Russia’s health watchdog will require hotels across the country to let authorities know if unmarried adults are sleeping together, according to a report in the government newspaper Rossiyskaya Gazeta.
Despite how it may seem, Rospotrebnadzor’s latest measure isn’t fueled by religious puritanism. Nor is it inspired by Beyonce’s advice to single ladies sifting through potential suitors that “if you like it, then you shoulda put a ring on it.” Instead, it’s designed to stem the spread of Covid-19 as Russia begins to reopen.
Social media users have lampooned the new guidelines, with some saying it’s a reminder of the moral standards of the Soviet era, when cohabitation was discouraged outside of wedlock. One Twitter account wondered if “next we will have Rospotrebnadzor raids on apartments at any time of the day requiring legal grounds to sleep with someone.”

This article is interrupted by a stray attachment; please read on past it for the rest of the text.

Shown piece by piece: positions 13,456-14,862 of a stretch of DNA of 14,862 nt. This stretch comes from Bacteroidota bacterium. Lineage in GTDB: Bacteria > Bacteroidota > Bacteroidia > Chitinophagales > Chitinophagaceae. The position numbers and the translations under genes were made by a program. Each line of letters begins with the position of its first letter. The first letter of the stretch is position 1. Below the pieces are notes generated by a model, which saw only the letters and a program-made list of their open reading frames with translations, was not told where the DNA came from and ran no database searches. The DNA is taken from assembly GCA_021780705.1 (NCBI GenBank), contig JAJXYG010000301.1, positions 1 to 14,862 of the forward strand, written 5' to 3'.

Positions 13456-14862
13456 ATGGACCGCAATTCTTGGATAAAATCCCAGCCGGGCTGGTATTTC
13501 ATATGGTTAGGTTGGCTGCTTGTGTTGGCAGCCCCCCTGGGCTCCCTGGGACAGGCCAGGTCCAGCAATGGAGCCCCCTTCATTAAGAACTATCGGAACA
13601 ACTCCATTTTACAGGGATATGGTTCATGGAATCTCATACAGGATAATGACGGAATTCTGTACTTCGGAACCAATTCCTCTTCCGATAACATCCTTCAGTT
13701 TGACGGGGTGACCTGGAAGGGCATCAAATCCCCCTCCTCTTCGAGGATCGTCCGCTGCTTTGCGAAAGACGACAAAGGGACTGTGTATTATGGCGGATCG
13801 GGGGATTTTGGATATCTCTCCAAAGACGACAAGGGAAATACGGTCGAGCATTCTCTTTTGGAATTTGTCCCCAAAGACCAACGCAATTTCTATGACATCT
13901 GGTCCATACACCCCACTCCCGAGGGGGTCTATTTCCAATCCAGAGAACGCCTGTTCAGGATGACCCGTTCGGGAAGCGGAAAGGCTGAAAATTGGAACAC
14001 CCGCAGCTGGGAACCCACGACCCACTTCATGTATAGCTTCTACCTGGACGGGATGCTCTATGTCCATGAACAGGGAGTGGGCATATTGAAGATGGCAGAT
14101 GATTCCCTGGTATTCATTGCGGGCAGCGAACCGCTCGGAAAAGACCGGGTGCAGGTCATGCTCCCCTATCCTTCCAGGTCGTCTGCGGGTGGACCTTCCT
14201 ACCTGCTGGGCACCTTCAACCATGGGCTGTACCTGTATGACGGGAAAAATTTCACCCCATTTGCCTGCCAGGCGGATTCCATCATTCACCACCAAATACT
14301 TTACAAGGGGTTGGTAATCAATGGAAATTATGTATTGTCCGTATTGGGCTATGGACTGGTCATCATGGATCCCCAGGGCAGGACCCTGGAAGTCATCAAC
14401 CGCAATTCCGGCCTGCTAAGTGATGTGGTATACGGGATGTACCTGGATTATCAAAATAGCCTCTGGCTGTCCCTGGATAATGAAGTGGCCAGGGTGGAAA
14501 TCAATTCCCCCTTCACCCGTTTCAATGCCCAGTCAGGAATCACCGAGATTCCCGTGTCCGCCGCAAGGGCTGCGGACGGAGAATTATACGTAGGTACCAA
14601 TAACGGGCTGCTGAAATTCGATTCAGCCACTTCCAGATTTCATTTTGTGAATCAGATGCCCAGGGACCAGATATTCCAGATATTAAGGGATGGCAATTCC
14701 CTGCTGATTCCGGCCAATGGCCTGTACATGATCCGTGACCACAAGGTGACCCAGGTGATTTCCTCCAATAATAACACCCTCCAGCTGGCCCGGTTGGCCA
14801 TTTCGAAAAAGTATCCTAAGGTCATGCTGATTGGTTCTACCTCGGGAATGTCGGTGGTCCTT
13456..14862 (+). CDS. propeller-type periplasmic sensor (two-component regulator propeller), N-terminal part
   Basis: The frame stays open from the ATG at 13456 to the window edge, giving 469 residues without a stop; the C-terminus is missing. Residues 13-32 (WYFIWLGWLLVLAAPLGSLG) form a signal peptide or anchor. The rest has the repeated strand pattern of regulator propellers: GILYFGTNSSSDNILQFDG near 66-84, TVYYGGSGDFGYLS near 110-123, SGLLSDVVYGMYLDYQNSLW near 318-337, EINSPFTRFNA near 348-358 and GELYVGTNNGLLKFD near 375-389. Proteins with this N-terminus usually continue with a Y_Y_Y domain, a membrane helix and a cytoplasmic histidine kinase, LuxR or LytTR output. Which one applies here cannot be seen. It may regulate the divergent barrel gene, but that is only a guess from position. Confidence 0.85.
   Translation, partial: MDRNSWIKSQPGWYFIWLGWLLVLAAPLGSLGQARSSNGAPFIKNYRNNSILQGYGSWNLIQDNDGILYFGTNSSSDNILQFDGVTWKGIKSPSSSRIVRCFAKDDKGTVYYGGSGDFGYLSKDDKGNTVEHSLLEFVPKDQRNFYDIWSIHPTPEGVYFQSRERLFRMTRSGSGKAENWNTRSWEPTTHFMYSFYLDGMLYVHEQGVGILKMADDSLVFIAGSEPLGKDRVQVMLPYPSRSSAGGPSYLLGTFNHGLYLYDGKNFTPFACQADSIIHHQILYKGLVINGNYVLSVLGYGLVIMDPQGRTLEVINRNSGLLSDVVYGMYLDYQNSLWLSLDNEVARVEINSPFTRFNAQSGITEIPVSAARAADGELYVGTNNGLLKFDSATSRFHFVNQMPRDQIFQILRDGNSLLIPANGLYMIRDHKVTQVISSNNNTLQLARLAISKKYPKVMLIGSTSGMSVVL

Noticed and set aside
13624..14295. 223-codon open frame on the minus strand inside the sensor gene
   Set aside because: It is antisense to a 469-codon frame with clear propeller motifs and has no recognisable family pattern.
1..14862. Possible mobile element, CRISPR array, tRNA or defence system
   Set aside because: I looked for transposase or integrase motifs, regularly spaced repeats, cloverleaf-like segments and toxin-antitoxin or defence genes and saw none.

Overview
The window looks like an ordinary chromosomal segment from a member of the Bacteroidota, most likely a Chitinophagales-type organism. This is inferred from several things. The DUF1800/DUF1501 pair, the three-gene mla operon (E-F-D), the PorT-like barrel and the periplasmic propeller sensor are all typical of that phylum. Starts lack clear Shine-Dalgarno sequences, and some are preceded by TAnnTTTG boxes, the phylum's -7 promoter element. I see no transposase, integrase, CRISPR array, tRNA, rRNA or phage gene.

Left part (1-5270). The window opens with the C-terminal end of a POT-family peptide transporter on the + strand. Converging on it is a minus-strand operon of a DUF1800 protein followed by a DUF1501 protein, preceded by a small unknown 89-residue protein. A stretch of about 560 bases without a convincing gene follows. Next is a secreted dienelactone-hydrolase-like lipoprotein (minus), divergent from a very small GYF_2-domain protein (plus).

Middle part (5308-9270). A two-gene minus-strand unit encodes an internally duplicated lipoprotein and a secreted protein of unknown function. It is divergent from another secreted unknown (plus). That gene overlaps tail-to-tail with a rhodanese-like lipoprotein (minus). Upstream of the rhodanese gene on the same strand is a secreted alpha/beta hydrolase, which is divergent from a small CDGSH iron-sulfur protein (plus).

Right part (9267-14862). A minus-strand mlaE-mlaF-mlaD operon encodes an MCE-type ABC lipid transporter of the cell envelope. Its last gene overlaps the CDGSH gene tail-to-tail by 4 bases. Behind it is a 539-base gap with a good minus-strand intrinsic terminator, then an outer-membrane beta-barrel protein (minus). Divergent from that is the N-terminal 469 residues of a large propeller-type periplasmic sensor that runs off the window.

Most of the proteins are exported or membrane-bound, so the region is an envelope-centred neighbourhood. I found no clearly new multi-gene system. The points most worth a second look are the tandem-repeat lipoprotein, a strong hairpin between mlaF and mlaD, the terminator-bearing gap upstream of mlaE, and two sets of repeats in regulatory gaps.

“The burden of proving marital status is entirely the responsibility of the hotel,” the newspaper says. But the Russian Hotel Association has noted that hotels do not have the right to check the family status of guests, according to its president Gennady Lamshin. He added that hotels will not ask for documents and will determine themselves how to check in the guests. Lamshin also said that the wording of the instruction allowed hotels to class couples in long-term relationships the same way as those who are formally married.
Rospotrebnadzor’s press office explained that it wasn’t trying to bring back Komsomol-style public censure of sex before marriage, but rather asking hotels to help with preventing further coronavirus outbreaks. “The recommendation is not to place people who are not in close contact with each other, in daily life, in one room,” it told Moscow daily RBK, adding: “Family members do not need to prove anything.”
Other new rules require hotels to measure the temperature of guests at check-in and then daily during their stay. The public health agency also recommends all employees be masked and that they limit their contact with guests by installing partitions.
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